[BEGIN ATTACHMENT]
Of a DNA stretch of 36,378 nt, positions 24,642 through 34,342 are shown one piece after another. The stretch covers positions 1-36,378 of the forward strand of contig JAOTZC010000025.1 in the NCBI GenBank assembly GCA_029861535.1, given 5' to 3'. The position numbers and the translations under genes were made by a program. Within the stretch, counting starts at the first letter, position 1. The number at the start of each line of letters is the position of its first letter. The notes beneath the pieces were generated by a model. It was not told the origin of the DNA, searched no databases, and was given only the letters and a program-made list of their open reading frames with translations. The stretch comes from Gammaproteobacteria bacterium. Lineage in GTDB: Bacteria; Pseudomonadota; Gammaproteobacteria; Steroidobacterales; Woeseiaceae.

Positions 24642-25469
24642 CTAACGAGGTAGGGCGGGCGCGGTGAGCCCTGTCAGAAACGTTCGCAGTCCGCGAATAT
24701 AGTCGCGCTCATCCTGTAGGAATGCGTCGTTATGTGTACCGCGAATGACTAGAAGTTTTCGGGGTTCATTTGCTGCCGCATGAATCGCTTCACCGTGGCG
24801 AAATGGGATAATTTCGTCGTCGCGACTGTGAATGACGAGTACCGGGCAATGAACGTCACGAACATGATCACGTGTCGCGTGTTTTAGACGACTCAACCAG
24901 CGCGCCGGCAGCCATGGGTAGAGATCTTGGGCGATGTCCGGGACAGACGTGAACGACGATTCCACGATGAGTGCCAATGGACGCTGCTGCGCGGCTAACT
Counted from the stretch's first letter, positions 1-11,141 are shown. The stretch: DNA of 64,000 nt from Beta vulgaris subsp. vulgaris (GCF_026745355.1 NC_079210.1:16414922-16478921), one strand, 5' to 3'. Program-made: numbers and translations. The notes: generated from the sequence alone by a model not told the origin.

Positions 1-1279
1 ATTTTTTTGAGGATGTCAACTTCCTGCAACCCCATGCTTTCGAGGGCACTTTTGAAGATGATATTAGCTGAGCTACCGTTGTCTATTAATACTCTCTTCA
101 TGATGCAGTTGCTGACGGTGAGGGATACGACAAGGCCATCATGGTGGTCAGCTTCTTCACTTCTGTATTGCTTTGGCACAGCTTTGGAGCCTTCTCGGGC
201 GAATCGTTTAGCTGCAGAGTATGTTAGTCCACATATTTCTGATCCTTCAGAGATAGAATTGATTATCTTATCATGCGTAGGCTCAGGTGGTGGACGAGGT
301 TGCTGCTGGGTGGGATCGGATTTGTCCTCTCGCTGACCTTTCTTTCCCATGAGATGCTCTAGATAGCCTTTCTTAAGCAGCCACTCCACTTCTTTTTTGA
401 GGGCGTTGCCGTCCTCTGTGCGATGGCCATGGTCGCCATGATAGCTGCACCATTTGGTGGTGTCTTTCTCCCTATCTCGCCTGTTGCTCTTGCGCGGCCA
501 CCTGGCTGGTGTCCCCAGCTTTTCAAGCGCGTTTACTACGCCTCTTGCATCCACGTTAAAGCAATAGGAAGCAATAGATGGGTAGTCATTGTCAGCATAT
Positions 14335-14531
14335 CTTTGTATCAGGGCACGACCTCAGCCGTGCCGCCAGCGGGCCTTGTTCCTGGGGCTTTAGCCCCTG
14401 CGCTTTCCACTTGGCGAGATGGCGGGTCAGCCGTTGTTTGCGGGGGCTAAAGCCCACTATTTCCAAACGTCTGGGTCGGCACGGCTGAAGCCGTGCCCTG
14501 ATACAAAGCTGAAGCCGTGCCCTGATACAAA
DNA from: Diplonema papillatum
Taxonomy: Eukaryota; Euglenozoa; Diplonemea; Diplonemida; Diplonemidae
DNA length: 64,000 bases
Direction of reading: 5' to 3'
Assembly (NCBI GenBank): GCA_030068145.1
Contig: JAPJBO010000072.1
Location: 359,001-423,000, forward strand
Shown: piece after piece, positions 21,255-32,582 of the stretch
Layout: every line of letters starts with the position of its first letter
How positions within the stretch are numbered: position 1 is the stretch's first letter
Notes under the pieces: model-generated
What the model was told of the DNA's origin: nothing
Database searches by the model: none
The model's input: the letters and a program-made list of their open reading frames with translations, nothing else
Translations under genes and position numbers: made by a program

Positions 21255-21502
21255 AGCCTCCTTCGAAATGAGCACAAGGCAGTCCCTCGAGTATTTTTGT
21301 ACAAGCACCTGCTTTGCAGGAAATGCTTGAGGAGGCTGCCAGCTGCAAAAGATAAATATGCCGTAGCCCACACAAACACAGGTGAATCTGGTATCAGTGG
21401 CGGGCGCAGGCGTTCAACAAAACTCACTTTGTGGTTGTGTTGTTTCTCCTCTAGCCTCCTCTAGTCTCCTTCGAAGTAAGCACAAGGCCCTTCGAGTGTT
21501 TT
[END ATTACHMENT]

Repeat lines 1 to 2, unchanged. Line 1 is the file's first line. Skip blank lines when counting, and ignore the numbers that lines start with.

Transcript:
Of a DNA stretch of 36,378 nt, positions 24,642 through 34,342 are shown one piece after another. The stretch covers positions 1-36,378 of the forward strand of contig JAOTZC010000025.1 in the NCBI GenBank assembly GCA_029861535.1, given 5' to 3'. The position numbers and the translations under genes were made by a program. Within the stretch, counting starts at the first letter, position 1. The number at the start of each line of letters is the position of its first letter. The notes beneath the pieces were generated by a model. It was not told the origin of the DNA, searched no databases, and was given only the letters and a program-made list of their open reading frames with translations. The stretch comes from Gammaproteobacteria bacterium. Lineage in GTDB: Bacteria; Pseudomonadota; Gammaproteobacteria; Steroidobacterales; Woeseiaceae.

Positions 24642-25469